James Wenley, or should I say Dr Wenley, is a dramaturge and lecturer at Victoria University.  He was inspired to write a show of his own while on a research trip to the famed Edinburgh Fringe.  The inspiration became a compulsion and the show was written at the same beautiful desk at which he completed his PhD, the same beautiful desk that shares the stage with him.  The themes are, sort of, performance, masculinity, whiteness and privilege.  But the driving theme that struck me was a rather sweet and awkward search for approval, in a world where being a tall white educated cis man gives you an automatic advantage, and a platform.  He asked us and himself, should he have made the show?    Is it right to use a platform others have to struggle to reach to discuss the injustice of their struggle?

Wenley is clearly a brilliant lecturer.  He easily engaged the audience, owned the space, and spoke articulately and persuasively about performance, privilege, and his journey.  He danced, he stripped, he used a projector, live video feed, and a mic to argue against his own commentary.  It was all very polished, and extremely self-deprecating.  He knows all the devices and artifices performance uses to make a point, and he adeptly used them all, while simultaneously explaining how those devices served to manipulate us.  Clever, and fun to watch.  And Respect – he worked his ass off.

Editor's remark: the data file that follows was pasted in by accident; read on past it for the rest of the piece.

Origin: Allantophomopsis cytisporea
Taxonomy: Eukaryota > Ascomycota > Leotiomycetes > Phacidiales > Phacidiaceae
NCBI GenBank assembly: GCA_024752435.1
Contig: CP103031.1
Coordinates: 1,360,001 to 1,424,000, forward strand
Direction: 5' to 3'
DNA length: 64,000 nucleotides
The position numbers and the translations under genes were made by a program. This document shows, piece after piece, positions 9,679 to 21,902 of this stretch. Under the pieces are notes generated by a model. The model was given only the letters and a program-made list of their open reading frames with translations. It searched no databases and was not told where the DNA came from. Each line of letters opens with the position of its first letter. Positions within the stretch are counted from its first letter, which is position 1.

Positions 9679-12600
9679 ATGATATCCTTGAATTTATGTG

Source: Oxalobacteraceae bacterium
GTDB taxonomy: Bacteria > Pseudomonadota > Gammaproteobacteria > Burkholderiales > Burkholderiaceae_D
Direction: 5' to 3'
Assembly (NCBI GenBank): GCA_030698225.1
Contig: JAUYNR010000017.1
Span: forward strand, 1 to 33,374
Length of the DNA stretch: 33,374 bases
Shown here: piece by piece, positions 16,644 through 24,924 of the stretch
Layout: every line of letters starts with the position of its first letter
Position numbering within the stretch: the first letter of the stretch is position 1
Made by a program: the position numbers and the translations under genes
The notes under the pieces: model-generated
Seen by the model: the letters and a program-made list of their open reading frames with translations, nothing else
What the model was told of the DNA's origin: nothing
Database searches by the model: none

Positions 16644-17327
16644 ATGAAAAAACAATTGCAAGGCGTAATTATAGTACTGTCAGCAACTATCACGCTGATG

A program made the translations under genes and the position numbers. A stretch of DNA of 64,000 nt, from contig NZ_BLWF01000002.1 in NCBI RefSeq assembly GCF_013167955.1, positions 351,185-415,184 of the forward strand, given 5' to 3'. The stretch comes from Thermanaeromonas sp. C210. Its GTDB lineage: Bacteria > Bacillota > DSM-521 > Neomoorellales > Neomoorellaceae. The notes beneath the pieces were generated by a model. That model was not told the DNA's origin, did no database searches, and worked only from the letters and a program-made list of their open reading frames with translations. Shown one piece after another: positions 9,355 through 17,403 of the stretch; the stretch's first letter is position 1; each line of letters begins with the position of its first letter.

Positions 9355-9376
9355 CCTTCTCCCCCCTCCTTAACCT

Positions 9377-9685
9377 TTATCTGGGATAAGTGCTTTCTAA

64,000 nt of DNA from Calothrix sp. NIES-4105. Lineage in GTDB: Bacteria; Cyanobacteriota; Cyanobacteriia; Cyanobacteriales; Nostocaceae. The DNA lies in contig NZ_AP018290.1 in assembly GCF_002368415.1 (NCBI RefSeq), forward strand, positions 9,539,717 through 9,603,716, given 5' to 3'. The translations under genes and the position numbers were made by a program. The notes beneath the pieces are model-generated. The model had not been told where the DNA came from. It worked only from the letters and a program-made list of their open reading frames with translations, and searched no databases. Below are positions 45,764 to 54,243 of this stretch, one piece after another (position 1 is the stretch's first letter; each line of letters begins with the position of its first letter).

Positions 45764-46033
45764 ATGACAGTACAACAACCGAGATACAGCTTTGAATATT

Wenley told stories about himself, his family, his experiences, all in the perfectly enunciated and projected tones of a Theatre Person.  Don’t @ me; I do it too.  As the show progressed, it evolved into something darker; an interrogation of his motives and his right to the stage.  Very valid questions, and very complex, and Wenley articulated them with grace and honesty.

There was still that awkwardness, though…  I think because with all the questions Wenley was asking us, and asking himself, there are no answers you can really unpack in an hour and a half.  Rather like a lecture, we left thoughtful, wondering how to justly use the space we’ve been given.  I left wondering why all the reviewers I’ve met are white, most of them older, and mostly dudes.  Are our opinions so important that we feel we should generously share them with everyone?  It’s a little shaming.

Everyone has a show in them.  And everyone has the right to produce it.  And with this show, I think Wenley was absolutely using his powers for good…  he made us think about what we’ve been given that we did not earn.  We don’t have to abdicate our platform, but can we shuffle over a bit and share it with someone in greater need of amplification?

Dr Drama Makes a Show was frenetic, earnest, and very well-meaning.  It did not solve all the problems in the world, but it started a dialogue.  I think Dr Wenley should be bloody proud of that.  And also provide a reading list, please.


Dr Drama Makes a Show

93 Kelburn Pde

3-7 March, 5:30